And they did.
And they do.
To this day, I can turn to my parents, now in their upper seventies, for support, guidance, and love. I could admit the most shameful truths about my choices, behavior, and inner thoughts and yet, my parents would still love me and help me.
I know this because I have grown up hearing: There is no mistake bigger than our love.
I want my children to grow up with the same message. Actually, I want ALL children to grow up with this message. As a high school special education teacher, I saw first-hand how hard it is to grow up thinking you cannot turn to your parents in troubling times. I tried to build my students up as much as possible, but there are just certain assurances kids need to hear from their parents.
This understanding is what spurred me into action a month ago. A reader of my blog sent me a letter written by a middle schooler who bravely admitted he could not stop thinking about suicide. The school corporation had received the letter from an anonymous email address and because they could not track the sender, they posted it to the entire school community hoping someone might see their child in the words.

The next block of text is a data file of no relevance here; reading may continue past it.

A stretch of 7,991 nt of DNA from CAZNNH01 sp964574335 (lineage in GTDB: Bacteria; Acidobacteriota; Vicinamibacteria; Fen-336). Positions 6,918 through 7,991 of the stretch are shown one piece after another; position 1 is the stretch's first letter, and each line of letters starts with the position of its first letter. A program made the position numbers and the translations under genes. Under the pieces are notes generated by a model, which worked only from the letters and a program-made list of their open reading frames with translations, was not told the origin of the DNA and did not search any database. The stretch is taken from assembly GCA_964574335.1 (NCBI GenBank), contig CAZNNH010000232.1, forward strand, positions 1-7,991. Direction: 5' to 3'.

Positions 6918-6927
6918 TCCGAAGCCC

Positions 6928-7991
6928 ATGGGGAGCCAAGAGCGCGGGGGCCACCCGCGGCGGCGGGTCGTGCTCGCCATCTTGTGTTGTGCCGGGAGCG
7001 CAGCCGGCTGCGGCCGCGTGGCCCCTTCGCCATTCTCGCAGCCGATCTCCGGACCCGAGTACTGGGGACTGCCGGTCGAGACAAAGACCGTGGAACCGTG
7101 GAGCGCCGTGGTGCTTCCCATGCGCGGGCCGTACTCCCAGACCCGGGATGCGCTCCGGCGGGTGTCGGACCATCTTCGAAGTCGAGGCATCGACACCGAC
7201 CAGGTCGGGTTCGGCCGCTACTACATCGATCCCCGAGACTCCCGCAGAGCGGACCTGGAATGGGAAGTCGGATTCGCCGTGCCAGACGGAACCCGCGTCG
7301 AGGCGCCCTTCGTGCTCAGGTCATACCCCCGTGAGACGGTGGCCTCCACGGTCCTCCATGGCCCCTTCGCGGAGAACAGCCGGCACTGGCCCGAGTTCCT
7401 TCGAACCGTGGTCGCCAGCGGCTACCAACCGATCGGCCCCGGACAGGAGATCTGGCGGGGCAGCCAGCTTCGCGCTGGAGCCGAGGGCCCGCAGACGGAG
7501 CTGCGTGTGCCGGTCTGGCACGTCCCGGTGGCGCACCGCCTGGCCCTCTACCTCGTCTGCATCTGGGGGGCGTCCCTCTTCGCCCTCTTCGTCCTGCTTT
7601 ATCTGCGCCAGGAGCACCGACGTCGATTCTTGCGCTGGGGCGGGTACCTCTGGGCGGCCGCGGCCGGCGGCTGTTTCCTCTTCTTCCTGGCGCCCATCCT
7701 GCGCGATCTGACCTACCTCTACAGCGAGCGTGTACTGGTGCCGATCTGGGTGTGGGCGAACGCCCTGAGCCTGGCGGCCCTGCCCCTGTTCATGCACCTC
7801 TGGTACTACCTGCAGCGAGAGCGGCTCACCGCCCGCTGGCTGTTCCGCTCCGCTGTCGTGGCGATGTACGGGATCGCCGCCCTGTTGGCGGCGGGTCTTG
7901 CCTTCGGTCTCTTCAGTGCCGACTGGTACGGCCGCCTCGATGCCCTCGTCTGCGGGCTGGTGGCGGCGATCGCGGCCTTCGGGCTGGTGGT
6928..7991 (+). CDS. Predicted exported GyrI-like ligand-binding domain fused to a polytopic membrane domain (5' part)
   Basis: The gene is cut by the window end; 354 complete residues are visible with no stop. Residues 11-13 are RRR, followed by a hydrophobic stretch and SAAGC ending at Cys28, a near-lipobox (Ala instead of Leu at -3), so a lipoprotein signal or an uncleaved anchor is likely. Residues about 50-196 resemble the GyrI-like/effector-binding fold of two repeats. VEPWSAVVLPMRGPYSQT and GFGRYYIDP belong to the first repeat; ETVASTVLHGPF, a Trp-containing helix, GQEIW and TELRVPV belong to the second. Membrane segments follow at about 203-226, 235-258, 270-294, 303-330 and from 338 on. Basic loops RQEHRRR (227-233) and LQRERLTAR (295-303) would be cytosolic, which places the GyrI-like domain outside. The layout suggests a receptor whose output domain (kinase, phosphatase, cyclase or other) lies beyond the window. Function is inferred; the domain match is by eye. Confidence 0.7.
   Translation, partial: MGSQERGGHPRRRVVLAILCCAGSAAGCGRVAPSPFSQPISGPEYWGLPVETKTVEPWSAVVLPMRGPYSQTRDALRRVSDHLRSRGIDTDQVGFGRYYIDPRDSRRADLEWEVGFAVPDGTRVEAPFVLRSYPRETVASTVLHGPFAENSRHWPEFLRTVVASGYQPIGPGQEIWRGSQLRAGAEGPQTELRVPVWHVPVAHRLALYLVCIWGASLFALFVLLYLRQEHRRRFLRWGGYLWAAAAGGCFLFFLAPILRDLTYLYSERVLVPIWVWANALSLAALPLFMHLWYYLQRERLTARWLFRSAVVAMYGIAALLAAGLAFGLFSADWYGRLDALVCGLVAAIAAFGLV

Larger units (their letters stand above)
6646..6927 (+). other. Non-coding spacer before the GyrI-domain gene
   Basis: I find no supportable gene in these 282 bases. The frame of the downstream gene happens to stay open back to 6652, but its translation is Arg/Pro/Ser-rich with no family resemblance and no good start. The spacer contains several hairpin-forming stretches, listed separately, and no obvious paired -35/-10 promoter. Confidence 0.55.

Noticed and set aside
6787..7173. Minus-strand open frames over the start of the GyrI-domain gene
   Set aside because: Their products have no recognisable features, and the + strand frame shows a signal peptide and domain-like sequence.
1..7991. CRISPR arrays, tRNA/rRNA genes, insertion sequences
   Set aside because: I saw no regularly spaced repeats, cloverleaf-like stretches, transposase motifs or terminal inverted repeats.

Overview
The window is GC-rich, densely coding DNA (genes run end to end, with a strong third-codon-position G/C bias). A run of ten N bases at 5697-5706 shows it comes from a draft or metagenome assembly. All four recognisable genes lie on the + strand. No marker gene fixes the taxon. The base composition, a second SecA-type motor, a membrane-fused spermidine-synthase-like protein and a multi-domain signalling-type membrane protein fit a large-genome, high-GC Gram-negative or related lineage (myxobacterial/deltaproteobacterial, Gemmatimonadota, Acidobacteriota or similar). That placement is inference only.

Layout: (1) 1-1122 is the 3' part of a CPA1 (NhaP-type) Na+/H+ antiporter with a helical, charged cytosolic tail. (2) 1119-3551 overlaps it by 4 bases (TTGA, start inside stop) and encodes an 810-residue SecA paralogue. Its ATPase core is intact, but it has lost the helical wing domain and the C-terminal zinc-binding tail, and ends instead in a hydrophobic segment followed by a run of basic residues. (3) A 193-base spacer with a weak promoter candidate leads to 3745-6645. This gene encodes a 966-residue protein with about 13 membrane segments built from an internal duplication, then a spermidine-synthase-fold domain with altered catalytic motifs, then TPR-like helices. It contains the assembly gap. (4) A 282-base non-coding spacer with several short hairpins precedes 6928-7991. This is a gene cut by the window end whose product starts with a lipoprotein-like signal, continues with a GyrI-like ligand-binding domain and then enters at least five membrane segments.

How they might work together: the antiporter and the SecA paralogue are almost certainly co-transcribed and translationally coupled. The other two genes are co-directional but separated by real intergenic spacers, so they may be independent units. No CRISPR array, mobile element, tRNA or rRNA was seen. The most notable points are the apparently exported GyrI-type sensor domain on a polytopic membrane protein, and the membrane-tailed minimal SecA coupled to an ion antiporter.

Two lines stuck out to me most:
“I can’t tell my parents,”
“I really need someone to talk to.”
The blog reader had reached out to me for help. “You seem to know what to say to hurting children,” she wrote. “Can you help me respond to him?”
After providing her with encouragements and information for the young man, I needed to do more. I began working tirelessly on a free eBook called Words That Can’t Wait that would help parents have five critical conversations with their children.
I released the book to the world on Monday, but I am left thinking about that boy and his parents. What might be the very first words be to a child who feels desperately alone and unloved?
It’s hard to imagine our own child could be the one hurting so much, but we must consider it.
If I suspected my child was hurting, I would not waste one minute of time. I would take a deep breath and remind myself that my child needs me to try to connect today, and this is what I’d say:
Hey, can I sit with you for a minute? I’m not great at expressing myself, so I ask that you bear with me for a moment while I tell you a few important things.
I know that sometimes it must feel like I am always correcting you, asking you if you’ve gotten things done, pushing you to do well. I do that because I want you to have the best possible life you can have. But lately, I realized I need to remember that today is the most important day to focus on. And who you are right now, at this very moment, is someone I am very proud of.
I don’t say it enough, but you amaze me. You amaze me with your talents … your humor … your smarts … your heart … your energy … your courage … your determination.